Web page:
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Weekly Wisdoms for the week of November 23, 2015

Be willing to let your schedule be altered if knowing God better requires it.

How can you know God better? Read his word, pray, listen for his voice, worship him. Notice that all of these things require time. In fact, improving any relationship with other people or with God requires time.

However, far too many people find themselves too busy to spend any time getting to know God better. They've filled their calendar with pursuits of money, wealth, success, and status. However, as Solomon discovers in Ecclesiastes 2:1-11, all of these pursuits are meaningless. Solomon built many houses, vineyards, gardens, and parks; he had many, many slaves and countless pieces of gold and silver, and he was the most prestigious man ever to live in Jerusalem. Indeed, he could buy anything his heart desired. However, Solomon comes to the realization that all of these things are worth nothing in the perspective of eternity: Yet when I surveyed all that my hands had done and what I had toiled to achieve, everything was meaningless, a chasing after the wind; nothing was gained under the sun (Ecclesiastes 2:11).

Therefore, don't worry about any of these earthly things; instead, seek to know God better (see Matthew 6:25-34).

This poem is a good reminder of what's really important in life.

I had always been taught
to ask God for what I needed
and that he would give me
whatever I ask for in his name.

So, I asked God for
prosperity, power, popularity,
good grades, safety, success,
good friends, health, and wealth.

In all these things,
I asked God for more of what I wanted,
but he gave me more of what I needed:

If all these earthly things are hindering your relationship with God, alter your schedule: get rid of some things so that you can spend time knowing God better.

Have you learned to take a long-term look at your short-term problems?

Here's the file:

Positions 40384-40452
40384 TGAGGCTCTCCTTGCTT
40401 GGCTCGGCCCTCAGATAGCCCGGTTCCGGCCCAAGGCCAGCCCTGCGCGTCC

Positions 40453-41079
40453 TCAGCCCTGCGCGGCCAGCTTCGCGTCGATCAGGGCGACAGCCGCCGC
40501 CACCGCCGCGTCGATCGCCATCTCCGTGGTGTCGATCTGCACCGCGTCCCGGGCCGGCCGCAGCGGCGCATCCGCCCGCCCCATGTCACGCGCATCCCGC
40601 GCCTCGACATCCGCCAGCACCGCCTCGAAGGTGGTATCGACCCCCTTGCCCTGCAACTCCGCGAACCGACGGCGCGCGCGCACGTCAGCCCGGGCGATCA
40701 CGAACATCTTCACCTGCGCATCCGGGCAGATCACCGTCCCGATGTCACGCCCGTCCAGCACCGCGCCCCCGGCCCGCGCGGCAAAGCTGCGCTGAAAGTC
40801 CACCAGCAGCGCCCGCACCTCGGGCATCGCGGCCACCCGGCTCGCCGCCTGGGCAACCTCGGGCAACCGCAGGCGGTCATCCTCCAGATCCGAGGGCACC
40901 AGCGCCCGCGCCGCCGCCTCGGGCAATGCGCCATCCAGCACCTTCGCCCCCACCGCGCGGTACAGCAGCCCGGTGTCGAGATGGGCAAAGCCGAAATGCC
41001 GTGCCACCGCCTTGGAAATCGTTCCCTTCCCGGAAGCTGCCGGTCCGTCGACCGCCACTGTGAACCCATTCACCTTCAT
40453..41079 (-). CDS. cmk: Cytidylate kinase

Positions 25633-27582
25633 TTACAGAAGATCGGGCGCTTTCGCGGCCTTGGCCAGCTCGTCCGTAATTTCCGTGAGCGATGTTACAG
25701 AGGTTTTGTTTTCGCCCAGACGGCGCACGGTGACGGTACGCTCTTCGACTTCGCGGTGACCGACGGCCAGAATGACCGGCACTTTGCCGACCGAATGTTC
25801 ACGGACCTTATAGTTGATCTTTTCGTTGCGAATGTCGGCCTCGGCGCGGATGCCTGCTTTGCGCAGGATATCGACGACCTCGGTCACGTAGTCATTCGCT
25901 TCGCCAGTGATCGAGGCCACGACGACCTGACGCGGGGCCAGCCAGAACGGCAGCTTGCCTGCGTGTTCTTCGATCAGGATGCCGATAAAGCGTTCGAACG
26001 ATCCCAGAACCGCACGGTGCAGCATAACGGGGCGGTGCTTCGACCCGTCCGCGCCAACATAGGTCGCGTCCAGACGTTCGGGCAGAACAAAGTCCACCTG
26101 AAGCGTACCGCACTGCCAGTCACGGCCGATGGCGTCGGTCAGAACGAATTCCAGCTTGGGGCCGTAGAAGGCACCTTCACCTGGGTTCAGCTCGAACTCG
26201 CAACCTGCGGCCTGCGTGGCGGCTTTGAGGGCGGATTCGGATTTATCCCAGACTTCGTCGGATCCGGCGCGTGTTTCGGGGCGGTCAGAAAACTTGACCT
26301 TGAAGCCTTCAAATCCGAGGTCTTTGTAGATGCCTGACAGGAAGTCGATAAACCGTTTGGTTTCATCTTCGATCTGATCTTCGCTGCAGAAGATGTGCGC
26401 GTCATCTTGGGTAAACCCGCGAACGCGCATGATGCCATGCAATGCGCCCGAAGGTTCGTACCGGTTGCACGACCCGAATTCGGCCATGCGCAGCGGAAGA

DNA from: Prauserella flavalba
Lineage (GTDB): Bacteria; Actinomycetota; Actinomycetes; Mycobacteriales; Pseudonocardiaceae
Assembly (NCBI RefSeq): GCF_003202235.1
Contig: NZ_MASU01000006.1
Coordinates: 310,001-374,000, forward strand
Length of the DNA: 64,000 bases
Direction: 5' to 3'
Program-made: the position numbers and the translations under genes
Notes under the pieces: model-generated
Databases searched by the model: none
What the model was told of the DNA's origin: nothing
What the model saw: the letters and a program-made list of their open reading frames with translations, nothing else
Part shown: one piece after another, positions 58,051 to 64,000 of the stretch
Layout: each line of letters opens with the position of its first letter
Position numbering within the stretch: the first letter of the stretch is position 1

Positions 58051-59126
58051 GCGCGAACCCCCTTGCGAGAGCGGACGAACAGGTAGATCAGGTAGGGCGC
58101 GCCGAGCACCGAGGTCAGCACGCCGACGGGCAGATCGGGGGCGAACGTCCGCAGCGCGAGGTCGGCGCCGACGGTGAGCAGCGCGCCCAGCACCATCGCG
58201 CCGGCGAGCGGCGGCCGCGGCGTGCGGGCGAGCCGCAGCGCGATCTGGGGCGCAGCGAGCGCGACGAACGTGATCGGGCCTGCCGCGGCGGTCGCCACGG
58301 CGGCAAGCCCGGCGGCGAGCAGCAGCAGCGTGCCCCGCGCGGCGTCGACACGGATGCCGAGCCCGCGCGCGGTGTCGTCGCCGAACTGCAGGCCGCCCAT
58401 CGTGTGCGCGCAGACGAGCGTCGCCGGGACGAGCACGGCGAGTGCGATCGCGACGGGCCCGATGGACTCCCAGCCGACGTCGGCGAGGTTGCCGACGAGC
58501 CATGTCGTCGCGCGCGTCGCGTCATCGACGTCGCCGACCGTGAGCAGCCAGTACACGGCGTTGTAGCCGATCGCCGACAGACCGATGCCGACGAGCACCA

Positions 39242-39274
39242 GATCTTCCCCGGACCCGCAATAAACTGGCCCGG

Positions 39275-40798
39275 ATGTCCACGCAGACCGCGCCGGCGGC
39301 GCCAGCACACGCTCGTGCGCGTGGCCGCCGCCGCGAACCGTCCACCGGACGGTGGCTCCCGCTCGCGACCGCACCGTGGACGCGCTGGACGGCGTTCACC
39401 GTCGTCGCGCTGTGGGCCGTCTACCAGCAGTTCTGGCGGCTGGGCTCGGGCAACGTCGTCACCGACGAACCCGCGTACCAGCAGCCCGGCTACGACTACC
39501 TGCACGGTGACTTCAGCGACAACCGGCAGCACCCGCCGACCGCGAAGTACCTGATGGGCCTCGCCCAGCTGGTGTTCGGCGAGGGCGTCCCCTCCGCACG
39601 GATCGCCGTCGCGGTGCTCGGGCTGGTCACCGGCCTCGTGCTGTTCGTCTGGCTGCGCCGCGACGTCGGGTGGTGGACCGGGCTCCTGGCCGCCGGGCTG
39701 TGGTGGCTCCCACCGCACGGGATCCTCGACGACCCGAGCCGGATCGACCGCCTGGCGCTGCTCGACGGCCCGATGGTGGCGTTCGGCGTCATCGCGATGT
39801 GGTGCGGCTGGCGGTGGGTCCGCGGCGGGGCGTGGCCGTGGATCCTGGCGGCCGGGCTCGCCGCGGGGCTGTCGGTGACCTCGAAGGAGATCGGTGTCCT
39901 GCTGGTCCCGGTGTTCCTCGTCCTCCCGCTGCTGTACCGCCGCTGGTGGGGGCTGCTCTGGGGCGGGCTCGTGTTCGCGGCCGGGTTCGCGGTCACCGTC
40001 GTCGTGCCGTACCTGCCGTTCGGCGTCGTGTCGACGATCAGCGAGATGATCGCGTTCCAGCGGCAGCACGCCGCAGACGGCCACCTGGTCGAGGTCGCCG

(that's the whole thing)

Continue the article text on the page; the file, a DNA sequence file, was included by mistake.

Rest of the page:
Whenever something frustrating happens, don't immediately become upset. Instead, ask yourself if this problem is really worth getting aggravated over: is this a five minute problem, a five hour problem, a five month problem, or a five year problem?

For example, if you can't find where around your house you left your car keys, don't let that steal your love, joy, peace, or patience. Being five minutes late to most things is not worth losing your joy. Similarly, if you're stuck in a traffic jam, don't let that ruin your Fruit of the Spirit. It's not worth getting upset and uptight about a ten minute delay on your way to work. Indeed, ten minutes is nothing compared to all of eternity.

Also, remember that God may be using your short-term problem for a long-term purpose. That's why James 1:2-4 says, Consider it pure joy, my brothers, whenever you face trials of many kinds, because you know that the testing of your faith develops perseverance. Perseverance must finish its work so that you may be mature and complete, not lacking anything. God will work through your current trials and difficulties in order to produce lasting benefits such as faith, perseverance, and spiritual maturity. That's why it's important to take a long-term look at your short-term problems.

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